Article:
The sign of a great console is surely its ability to continue to attract support long after it has been superseded. The PSone’s frankly ridiculous install base – as well as an extremely controlled launch of its successor, meant we were seeing PSone games long into the following generation and with the odd PS2 game sneaking out even today, it’s clear that the second generation of PlayStation still enjoys similar late-game success. So with its equally obscene sales figures and a slow start for 3DS, there was little doubt in anyone’s mind that DS development would overlap into the life of Nintendo’s new handheld – the firm itself released the new Pokémon duo just before 3DS, and continues to publish DS titles even while Wii development clearly winds down this far in advance of its replacement. On Nintendo’s part though, it’s obviously only the high-profile stuff that still gets pushed through on DS – Pokémon, Dragon Quest, Kirby and… a sequel to an obscure game that never got a UK release? Oh.
Solatorobo is the sequel in all but name to PSone oddity Tail Concerto, a charming adventure in which anthropomorphic canine hero Waffle… well, it doesn’t really matter what happened. It had a dog-man called Waffle in it. CyberConnect2 continues its silliness some 13 years later, this time following the adventures of Red, a carefree dog-fox-boy-thing who rides a robot that isn’t quite big enough to be properly awesome. There’s certainly more of a focus on characters and story here than Tail Concerto ever had, though it could hardly be called integrated – the majority of the game is spent tapping A to skip through dialogue sequences which, if it weren’t for the awesome character portraits (some of which will probably be enough to push borderline furries over the edge) replete with inexplicable bubbles of French speech, would run the risk of quickly growing dull. The story meanders along, mildly patronising and with a naïve doggy poker face that can’t hope to conceal any of the plot’s twists and turns, though the animal cast makes it an enjoyable enough ride all the same.
And it really is a ride, too. Seldom have we seen a game so shy about flashing its Game Over screen, and anyone paying even a modest amount of attention to their mech setup and the insistent combat advice given would have to go out of their way to get killed, which isn’t how many people play games. It’s partly due to the aforementioned exposition but, primarily, it falls down to the fact that combat itself is so incredibly basic. Red’s little mech, the Dahak, is a robot made for lifting, and lifting is basically all it does. You mash the A button a lot to fill the Lift Gauge then toss your foes around like oversized juggling balls, hurling them into one another and returning projectiles to their sender about as complex as it ever gets. However, it’s only used in brief bursts, which makes it quite hard to get too sick of it, and it’s chunky and well-executed enough that it still manages to raise a smile from time to time. Still, it would definitely have been nice to see the action side of the game spiced up with a little more variety and depth to the confrontations.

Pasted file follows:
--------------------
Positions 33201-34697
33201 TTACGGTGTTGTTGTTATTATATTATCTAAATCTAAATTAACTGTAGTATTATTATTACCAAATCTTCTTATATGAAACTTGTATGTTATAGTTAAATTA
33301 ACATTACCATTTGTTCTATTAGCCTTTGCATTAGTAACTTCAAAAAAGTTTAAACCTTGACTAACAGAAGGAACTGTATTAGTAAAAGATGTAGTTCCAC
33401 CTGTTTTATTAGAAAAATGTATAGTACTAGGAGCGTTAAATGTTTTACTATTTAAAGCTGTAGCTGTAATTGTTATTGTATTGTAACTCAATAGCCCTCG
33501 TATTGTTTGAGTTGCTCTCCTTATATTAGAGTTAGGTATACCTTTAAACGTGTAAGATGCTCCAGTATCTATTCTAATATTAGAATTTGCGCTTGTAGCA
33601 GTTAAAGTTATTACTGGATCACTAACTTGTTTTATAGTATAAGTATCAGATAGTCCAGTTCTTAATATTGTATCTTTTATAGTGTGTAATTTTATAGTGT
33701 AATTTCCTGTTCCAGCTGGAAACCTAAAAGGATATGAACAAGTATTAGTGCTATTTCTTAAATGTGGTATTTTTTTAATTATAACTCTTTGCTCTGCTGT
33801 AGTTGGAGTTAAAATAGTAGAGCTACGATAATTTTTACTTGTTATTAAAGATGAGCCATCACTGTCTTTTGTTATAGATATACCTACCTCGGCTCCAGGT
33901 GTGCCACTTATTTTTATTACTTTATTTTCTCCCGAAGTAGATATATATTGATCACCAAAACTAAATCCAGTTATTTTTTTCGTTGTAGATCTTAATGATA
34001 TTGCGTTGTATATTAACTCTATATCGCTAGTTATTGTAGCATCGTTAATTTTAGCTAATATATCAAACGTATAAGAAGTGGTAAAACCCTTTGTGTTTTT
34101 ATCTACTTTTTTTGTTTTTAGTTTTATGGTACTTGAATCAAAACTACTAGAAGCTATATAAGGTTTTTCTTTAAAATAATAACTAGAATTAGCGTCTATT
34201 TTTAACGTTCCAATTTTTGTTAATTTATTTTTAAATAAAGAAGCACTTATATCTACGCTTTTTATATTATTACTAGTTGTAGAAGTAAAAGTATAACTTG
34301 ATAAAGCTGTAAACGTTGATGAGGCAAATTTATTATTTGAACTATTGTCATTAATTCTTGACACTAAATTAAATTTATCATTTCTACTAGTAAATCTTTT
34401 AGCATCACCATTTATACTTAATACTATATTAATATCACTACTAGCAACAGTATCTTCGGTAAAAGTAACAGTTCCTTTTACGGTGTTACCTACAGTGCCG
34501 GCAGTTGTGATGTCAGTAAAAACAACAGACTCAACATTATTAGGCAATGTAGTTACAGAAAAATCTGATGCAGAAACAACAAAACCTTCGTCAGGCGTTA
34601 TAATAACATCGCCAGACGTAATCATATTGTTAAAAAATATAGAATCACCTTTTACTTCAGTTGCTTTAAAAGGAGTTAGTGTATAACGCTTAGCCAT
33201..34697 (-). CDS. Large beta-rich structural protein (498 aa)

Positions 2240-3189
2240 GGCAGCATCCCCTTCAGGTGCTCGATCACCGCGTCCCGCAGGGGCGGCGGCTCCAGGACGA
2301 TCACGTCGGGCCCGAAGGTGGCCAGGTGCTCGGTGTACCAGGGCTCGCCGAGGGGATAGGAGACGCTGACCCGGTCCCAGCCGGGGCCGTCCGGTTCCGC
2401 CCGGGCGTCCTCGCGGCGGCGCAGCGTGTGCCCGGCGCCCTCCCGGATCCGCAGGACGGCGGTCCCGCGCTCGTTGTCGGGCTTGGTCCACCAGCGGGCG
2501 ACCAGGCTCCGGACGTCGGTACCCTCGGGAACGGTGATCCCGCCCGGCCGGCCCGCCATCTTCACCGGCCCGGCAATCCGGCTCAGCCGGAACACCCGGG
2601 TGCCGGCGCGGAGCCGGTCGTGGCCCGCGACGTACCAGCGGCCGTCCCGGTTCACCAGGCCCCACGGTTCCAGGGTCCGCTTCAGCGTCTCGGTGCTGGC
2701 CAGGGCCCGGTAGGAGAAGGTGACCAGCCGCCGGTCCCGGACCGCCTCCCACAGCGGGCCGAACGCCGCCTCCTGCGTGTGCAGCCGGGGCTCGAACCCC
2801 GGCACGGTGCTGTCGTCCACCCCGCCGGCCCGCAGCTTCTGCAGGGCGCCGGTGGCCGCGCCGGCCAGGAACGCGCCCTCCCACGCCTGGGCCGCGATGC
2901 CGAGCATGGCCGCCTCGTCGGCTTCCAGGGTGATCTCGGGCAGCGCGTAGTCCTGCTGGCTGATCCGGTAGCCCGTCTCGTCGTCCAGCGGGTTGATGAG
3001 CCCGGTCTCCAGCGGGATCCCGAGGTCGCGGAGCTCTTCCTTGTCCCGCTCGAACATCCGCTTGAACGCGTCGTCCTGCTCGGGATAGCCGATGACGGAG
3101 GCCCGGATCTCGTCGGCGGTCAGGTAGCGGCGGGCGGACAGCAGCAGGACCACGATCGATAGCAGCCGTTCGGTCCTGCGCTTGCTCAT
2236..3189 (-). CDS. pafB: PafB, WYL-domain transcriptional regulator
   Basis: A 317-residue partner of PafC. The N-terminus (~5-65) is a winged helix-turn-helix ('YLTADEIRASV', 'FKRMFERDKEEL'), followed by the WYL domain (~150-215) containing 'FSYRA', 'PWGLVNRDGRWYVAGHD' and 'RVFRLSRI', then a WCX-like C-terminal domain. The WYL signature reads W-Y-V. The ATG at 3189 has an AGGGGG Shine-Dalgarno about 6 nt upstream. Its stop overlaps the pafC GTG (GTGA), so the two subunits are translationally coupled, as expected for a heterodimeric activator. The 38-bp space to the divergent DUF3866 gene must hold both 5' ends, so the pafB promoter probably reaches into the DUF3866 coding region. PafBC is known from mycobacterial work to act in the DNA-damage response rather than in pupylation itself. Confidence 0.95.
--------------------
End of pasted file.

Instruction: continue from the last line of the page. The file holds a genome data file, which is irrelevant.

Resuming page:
That said, variety is never exactly proven to be Solatorobo’s strong point. Raising your Hunter Rank by performing quests certainly gives proceedings an air of freedom, but it doesn’t take long to see through this once story missions start requiring a certain Rank. Pretty much all non-story missions retread old ground, a few extra enemies here or crates to shove around there about as exciting as things get for the most part. Curiously, the more interesting tasks seldom reap the same kinds of rewards (at least in terms of Rank advancement) as their cut-and-paste brethren – arena battles come smothered in stipulations to make combat more interesting while races and fishing challenges help mix things up beyond grabbing things and throwing them.
The floating archipelagos of Solatorobo’s world make for a beautiful backdrop but, outside of a few freeform missions – where the Dahak gets upgraded with boosters that allow it to thrust between islands – this potential isn’t really tapped. It just doesn’t seem to have the conviction in its more original ideas to grow them, instead repeating tried-and-tested box puzzles and dialogue-heavy fetch quests while more interesting interactions are shunted down the bill, left as one-offs and optional extras. The upside is that such areas feel fresher and more exciting when they do show up, though it naturally places more importance on the ability of the story and characters to draw you in. Which, unless you’ve got a heart of stone, they probably will.
It could be argued that Solatorobo’s ambitions are greater than its reach, artistry evident in the game’s overall aesthetic (not to mention the all-too-infrequent anime cut-scenes) pushing the DS hardware but still never quite doing the style justice. The intricacy and detail of this world cries out for more graphical muscle, concessions leading to some confusing locations and ugly characters (the cast is a curious mix of sprites and 3D models). But somehow, in spite of its shortcomings and some questionable design choices, Solatorobo’s spirit and charm mean it still manages to entertain, especially when played in brief bursts – the focus on short missions really proves to be a wise choice and the constant signposting doesn’t grate nearly so much when you’ve been away for a few days and your brain could do with the nudge. Rich in character while on minimum wage mechanically, Red’s simple adventure is basically a steampunk Sylvanian Families game, and is every bit as good – or bad, depending on your mindset – as that sounds.